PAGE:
MORGANTOWN - West Virginia University has reached a settlement with the Big East Conference in civil actions in both West Virginia and Rhode Island, university officials announced Tuesday morning.

WVU will officially become a member of the Big 12 Conference in July.

"Our membership in the Big 12 offers WVU significant advantages," Athletic Director Oliver Luck said in a statement.

"The Big 12 is a strong and vibrant conference academically and athletically. We look forward to the potential academic and athletic partnerships and financial opportunities that membership in the Big 12 offers."

Luck said he could not provide details about the deal -- including its exact amount -- but stressed that no state or taxpayer funds, or money from tuition or other academic support, will be used to pay the settlement.

Any funding will come from "private sources" and "independently generated athletic revenues," he said.

Last week, sources told the Charleston Daily Mail that the Big East will get $20 million from the deal.

WVU will pay $11 million of that, while the Big 12 will pay the rest, the sources said.

The university's payout would cover the Big East's $5 million exit fee -- of which WVU has already paid $2.5 million -- Boise State's own $5 million buyout fee and $1 million to match what the other Big 12 schools will end up contributing.

WVU President Jim Clements stressed the importance of the university's future direction Tuesday.

"We are in great company in the Big 12, joining a group of world-class research universities -- many of them large public land-grant flagship institutions like WVU," he said in a statement. "These schools have quality academics, research, athletic programs, winning traditions and loyal, passionate fans."

He added, "Our partnership with the Big 12 is an investment in WVU's future. We're looking forward to the tremendous opportunities it presents -- all across our university."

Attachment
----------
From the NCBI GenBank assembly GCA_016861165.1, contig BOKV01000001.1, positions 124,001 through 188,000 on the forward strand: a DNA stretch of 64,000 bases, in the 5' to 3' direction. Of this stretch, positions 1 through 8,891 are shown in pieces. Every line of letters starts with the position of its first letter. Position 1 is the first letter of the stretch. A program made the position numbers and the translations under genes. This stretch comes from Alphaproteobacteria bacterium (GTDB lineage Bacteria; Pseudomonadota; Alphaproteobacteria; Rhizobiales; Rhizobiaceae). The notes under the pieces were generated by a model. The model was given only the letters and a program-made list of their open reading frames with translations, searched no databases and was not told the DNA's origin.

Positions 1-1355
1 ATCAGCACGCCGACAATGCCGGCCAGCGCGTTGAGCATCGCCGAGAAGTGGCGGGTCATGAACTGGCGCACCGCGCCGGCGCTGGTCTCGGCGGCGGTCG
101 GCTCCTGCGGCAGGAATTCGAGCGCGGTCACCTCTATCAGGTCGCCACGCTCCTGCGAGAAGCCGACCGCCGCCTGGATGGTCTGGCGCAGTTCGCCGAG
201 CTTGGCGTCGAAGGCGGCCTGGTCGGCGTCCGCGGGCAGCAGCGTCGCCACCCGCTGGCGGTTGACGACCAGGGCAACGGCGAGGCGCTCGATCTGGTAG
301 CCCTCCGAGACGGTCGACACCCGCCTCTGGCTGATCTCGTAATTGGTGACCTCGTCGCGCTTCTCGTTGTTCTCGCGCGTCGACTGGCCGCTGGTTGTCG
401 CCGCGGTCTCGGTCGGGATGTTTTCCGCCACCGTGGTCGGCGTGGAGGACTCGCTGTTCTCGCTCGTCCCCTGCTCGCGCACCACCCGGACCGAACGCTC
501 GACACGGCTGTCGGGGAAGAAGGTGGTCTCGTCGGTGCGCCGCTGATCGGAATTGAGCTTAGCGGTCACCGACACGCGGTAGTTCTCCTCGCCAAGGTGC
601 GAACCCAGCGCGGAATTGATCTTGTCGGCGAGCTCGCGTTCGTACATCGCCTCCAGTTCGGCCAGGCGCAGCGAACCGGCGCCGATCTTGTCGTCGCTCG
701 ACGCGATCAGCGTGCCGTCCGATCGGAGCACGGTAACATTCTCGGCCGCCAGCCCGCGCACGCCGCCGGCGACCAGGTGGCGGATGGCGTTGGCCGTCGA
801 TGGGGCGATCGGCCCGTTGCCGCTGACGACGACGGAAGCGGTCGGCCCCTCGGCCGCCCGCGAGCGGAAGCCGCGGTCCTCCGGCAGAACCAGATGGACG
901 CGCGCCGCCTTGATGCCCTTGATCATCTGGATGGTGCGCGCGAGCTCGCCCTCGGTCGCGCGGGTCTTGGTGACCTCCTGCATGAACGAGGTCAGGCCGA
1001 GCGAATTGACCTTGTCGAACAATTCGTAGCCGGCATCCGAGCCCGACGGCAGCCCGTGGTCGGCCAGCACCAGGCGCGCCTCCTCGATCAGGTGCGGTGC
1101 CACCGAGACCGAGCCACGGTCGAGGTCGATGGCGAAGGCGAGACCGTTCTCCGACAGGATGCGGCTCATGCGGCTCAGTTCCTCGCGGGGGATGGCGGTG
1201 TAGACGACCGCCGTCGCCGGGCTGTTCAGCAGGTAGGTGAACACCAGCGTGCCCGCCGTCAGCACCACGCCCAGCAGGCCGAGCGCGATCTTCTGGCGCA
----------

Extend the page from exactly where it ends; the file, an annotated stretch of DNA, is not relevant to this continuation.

The lawsuit over WVU's move to the Big 12 dragged on for months before finally being settled out of court.

The university, which has been a member of the Big East since 1991, announced it was switching conferences on Oct. 28.

Shortly after, Big East Commissioner John Marinatto said the conference intended to hold the university to a conference bylaw that requires an exiting school to give at least 27 months notice of its departure from the conference.

WVU then filed its lawsuit Oct. 31, asking Monongalia County Circuit Court Judge Russell Clawges to void the Big East conference rules and allow the university to go ahead and join the Big 12 to begin play in 2012.

The university said from the beginning that it intended to leave the Big East June 30 and join the Big 12 July 1.

WVU cited the exits of Pittsburgh and Syracuse to the Atlantic Coast Conference, and Texas Christian University's move to the Big XII -- even before it became an official member of the Big East -- as examples of how the Big East has deteriorated as a football conference.

"As the Big East, in less than two months, had denigrated into a non-major football conference whose continued existence is in serious jeopardy, WVU had no choice but to accept the Big 12's offer," WVU wrote in its original complaint.

"The denigration of the Big East football conference is a direct and proximate result of ineffective leadership and breach of fiduciary duties to the football schools by the Big East Conference and its commissioner."

Four days after WVU filed its lawsuit in West Virginia, the Big East countersued in Rhode Island, the conference's headquarters.

"This closes a chapter and opens a new one filled with exciting possibilities for WVU's future," Luck said of the settlement.

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